So I don’t have an answer of words as to why good people suffer, or why hurricanes kill thousands of people, or why it is that God still loves me, and yet it seems that there is only chaos and heartache planned for my life. All I can do is point to the cross and say, God has been there too.
The God we proclaim is the god who dwells in our pain. The God of the Church is not some disembodied, free-floating god who lives in the ether. The God of the Church is the very god who suffers with us. Who faces evil with us. Who dies with us.
The evil Jesus faced on the cross is the same evil we face day in, day out. But Jesus did not stay on the cross. There is more to the story. Our hope, as Christians, is that the victory Jesus claimed on Easter will also, one day, be our victory. There will be the day when every evil is righted, every injustice recompensed, every bit of suffering is alleviated. That is the day that Christians hope for, and we believe that will happen precisely because it has already happened in the resurrection of Jesus from the dead. Jesus’ resurrection is the first taste of what is coming in full. The resurrection was the down payment of what God intends to finalize; when all will be put back together again. That will be the day that we don’t have to ask – why do bad things happen to good people? – because there won’t be any bad things.
So what about the meantime? What about the child soldiers who are still being brutalized in east Africa? What about the cancer that lurks at our door? What about the good man whose life is cut short by random chance?
This is precisely where the Church steps in. Jesus says to the brigand on the cross next to him, “Today you will be with me in Paradise.” As the Church, our job is to make that “Today” every day. When evil strikes, our job is to bring a little bit of that future hope to the here and now. We are not going to wait around for Jesus to show up and put everything right. We are to start making things better now, so that when Jesus does show up, the work has already begun.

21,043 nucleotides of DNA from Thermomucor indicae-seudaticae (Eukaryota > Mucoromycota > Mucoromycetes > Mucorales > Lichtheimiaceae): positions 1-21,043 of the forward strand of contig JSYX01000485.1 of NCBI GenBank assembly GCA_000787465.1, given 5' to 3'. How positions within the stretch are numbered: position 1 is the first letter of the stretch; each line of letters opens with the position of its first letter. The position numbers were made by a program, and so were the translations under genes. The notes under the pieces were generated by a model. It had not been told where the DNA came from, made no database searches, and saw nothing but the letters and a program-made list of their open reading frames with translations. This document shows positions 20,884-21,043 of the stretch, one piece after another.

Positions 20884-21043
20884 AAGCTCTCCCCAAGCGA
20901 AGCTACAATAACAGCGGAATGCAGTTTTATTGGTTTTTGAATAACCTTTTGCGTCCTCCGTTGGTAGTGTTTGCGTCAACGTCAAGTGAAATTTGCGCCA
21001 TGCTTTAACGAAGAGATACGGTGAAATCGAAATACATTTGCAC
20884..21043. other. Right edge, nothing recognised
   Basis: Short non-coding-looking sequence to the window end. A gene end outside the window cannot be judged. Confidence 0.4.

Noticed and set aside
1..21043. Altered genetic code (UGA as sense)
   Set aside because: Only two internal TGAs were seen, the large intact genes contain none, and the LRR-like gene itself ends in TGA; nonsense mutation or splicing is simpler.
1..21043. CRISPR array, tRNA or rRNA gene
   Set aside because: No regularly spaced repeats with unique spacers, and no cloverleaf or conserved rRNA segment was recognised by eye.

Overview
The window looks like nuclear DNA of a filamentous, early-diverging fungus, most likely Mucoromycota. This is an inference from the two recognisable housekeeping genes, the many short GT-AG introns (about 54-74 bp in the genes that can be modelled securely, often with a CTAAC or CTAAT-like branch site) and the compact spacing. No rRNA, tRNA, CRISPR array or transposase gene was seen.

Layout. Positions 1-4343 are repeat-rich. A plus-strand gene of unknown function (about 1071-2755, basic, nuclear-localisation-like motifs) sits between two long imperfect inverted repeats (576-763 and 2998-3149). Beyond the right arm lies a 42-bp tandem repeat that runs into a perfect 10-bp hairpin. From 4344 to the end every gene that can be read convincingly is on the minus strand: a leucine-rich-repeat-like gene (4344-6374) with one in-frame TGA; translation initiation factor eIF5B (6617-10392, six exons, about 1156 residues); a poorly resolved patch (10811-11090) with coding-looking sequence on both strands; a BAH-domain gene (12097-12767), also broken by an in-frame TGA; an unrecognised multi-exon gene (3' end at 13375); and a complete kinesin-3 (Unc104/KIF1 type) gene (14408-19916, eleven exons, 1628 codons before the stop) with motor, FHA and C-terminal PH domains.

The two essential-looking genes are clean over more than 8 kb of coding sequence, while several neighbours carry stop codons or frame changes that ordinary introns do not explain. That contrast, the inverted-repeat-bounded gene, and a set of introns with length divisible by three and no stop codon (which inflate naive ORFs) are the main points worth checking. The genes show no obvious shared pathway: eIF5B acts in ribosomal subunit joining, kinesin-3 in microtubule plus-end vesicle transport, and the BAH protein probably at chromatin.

Our work in the world, be it the Seafarers’ Boxes we sent out last Sunday, the Lazarus project from the youth, giving gifts to poor kids at Christmas, making meals on Thanksgiving, sending aid to the people of West, Texas – all of that stuff that we do now only makes sense because Jesus is risen from the dead. There is suffering in the world, no bones about it, but what the Church says to the world is, “Today, we are giving you the Kingdom of God.” Not in full, but the chips and salsa to God’s fajitas that will come on the Last Day. That is the plan. That’s a plan that Mr. T and the A Team would be proud of.
I know. You still want God to give you the perfect life. Sure, okay, the church might step in when evil strikes and make things better in the present. But wouldn’t it just be nicer if Christians didn’t have to suffer at all? Shouldn’t there be some sort of deal – that if we follow Jesus then everything will be cool?
I hate to break it to you, but today is Christ the King Sunday. The day we celebrate the reign of Jesus over the entire world. And if Jesus, the king of the entire world, ends up dying on a cross, what makes us think that we will fare any better? God loves you. Yes, absolutely yes. God has a wonderful plan for your life. Yes, of course; but the road to glory takes you through the cross of suffering.